|My family: Who are these people?|
We focus so much on using our networking skills to make our business lives more successful. We choose our groups and events to put us in a position to connect with our clients or (even better) those who would put us in touch with our clients. We make our calls and emails to extend those relationships. We hope when someone calls us that they might have a good referral to bump up our bottom line.
Hey, using your network for business is just fine. In fact it’s one of the most powerful ways to grow your business. Remember, though, that your company or your job is only a portion of your life. Hopefully you have something more to look forward to each morning than just how many contracts you’ll sign.
It’s called a personal life.
Believe it or not, the same skills that develop your business connections will stand you in good stead with those who are closest to you in your life. Let’s look at some applications.
Would it boost your personal relationships if you made contact a little more often? Why not add them to your tickler file? If you use that tool regularly, you’ll never have to feel guilty again that you’ve allowed six months to go past without calling to say hello.
Now ask yourself about some of those people close to you. Do you know what your brother does when he isn’t managing the auto parts store? Do you know what groups your dad belongs to? Do you know what life goals your adult children hold close to their hearts? Whether you use INFER, FORM, GAINS, or some other acronym to remind you to ask, finding out more about your loved ones can only bring you closer.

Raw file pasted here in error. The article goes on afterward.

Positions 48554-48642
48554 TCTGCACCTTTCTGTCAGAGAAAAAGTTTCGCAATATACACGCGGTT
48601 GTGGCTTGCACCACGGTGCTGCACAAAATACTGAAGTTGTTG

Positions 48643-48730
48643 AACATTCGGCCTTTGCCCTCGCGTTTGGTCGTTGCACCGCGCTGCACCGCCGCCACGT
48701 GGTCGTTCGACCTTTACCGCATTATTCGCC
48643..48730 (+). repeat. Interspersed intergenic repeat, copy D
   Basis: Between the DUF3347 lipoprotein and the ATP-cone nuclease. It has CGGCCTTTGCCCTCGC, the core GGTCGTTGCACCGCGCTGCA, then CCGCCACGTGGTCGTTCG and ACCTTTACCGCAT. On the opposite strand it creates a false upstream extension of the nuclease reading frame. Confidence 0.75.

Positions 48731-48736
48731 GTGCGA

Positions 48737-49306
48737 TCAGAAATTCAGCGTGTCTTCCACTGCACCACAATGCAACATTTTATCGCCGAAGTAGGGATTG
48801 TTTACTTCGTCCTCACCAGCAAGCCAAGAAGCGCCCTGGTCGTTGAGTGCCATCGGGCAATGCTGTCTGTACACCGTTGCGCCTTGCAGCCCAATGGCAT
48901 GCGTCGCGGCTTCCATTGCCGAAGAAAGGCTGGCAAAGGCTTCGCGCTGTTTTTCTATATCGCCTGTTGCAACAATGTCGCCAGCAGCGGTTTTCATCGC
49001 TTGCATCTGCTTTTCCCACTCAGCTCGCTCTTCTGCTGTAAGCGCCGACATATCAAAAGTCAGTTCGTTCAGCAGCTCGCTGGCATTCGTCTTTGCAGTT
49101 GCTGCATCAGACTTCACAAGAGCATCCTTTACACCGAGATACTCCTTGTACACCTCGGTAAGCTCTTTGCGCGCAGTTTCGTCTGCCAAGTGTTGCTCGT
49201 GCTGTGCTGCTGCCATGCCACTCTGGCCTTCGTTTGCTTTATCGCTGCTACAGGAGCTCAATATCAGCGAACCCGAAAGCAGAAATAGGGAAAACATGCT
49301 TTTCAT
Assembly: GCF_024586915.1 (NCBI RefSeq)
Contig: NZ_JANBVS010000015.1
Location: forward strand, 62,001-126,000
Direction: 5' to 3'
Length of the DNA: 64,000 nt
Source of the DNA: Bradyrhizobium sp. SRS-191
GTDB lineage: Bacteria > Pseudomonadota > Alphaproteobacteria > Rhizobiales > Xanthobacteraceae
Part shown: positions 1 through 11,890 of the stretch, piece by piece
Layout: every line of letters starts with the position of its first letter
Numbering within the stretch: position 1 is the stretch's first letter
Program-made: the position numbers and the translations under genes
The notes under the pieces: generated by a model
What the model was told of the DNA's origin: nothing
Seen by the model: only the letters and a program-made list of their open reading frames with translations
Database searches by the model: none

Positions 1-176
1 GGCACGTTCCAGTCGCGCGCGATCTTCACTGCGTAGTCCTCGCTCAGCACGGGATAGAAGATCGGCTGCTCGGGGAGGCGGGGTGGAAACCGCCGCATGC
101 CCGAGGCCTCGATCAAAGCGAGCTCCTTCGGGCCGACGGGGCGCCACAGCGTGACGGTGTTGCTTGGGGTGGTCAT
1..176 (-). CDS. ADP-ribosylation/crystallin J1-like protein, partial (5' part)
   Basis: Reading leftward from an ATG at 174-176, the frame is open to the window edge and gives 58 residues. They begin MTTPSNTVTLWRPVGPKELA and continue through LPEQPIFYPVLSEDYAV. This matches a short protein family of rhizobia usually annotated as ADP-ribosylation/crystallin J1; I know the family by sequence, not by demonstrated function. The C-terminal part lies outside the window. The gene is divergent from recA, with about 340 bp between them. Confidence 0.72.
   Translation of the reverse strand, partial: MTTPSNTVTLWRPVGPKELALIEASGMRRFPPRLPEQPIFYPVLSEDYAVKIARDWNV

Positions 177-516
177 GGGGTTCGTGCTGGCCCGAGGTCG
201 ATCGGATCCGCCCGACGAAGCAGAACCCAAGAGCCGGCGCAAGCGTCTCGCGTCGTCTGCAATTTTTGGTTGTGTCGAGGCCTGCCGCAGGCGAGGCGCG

Plus it might help you find that “perfect” gift when it comes to birthdays, Christmas, or whatever other gift-giving holidays you might celebrate.
Now that you’ve found out the information, wouldn’t it make sense to record it somewhere? Make a special category in your Outlook/Gmail/other CRM system for your friends and family. Track what they tell you so the next time you call you can ask them for more details about something you’ve already discussed or even find something new to talk about.
Remember that networking builds relationships of all kinds. Some will be for business, some for personal reasons. Some of the very best may even straddle the line. In the end, they all contribute to the richness which is our life.